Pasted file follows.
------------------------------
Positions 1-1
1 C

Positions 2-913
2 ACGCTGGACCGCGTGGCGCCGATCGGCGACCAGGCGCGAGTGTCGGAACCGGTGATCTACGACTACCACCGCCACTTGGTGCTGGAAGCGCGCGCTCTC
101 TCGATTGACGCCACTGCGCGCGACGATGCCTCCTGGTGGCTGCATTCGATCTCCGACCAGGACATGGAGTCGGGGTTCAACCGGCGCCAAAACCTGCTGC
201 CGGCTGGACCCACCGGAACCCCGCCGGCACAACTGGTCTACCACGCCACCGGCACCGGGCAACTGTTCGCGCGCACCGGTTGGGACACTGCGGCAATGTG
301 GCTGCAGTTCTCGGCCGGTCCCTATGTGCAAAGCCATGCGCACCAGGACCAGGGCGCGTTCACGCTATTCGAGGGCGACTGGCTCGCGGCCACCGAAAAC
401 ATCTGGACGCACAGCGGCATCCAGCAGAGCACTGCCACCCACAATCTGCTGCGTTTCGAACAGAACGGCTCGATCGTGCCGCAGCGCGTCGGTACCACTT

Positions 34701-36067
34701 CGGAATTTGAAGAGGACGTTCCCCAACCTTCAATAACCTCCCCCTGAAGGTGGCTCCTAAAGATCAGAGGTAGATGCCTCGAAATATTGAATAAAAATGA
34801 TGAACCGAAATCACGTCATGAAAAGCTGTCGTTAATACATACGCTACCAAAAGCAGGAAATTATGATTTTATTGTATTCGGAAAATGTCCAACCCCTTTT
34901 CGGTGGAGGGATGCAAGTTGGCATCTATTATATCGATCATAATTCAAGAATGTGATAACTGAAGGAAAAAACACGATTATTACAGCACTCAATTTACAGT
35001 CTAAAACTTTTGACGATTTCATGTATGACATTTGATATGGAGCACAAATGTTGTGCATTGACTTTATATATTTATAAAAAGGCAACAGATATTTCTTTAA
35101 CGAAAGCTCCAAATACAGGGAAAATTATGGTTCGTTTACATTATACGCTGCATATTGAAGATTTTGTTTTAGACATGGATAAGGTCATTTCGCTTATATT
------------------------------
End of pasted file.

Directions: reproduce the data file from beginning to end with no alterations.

Positions 1-1
1 C

Positions 2-913
2 ACGCTGGACCGCGTGGCGCCGATCGGCGACCAGGCGCGAGTGTCGGAACCGGTGATCTACGACTACCACCGCCACTTGGTGCTGGAAGCGCGCGCTCTC
101 TCGATTGACGCCACTGCGCGCGACGATGCCTCCTGGTGGCTGCATTCGATCTCCGACCAGGACATGGAGTCGGGGTTCAACCGGCGCCAAAACCTGCTGC
201 CGGCTGGACCCACCGGAACCCCGCCGGCACAACTGGTCTACCACGCCACCGGCACCGGGCAACTGTTCGCGCGCACCGGTTGGGACACTGCGGCAATGTG
301 GCTGCAGTTCTCGGCCGGTCCCTATGTGCAAAGCCATGCGCACCAGGACCAGGGCGCGTTCACGCTATTCGAGGGCGACTGGCTCGCGGCCACCGAAAAC
401 ATCTGGACGCACAGCGGCATCCAGCAGAGCACTGCCACCCACAATCTGCTGCGTTTCGAACAGAACGGCTCGATCGTGCCGCAGCGCGTCGGTACCACTT

Positions 34701-36067
34701 CGGAATTTGAAGAGGACGTTCCCCAACCTTCAATAACCTCCCCCTGAAGGTGGCTCCTAAAGATCAGAGGTAGATGCCTCGAAATATTGAATAAAAATGA
34801 TGAACCGAAATCACGTCATGAAAAGCTGTCGTTAATACATACGCTACCAAAAGCAGGAAATTATGATTTTATTGTATTCGGAAAATGTCCAACCCCTTTT
34901 CGGTGGAGGGATGCAAGTTGGCATCTATTATATCGATCATAATTCAAGAATGTGATAACTGAAGGAAAAAACACGATTATTACAGCACTCAATTTACAGT
35001 CTAAAACTTTTGACGATTTCATGTATGACATTTGATATGGAGCACAAATGTTGTGCATTGACTTTATATATTTATAAAAAGGCAACAGATATTTCTTTAA
35101 CGAAAGCTCCAAATACAGGGAAAATTATGGTTCGTTTACATTATACGCTGCATATTGAAGATTTTGTTTTAGACATGGATAAGGTCATTTCGCTTATATT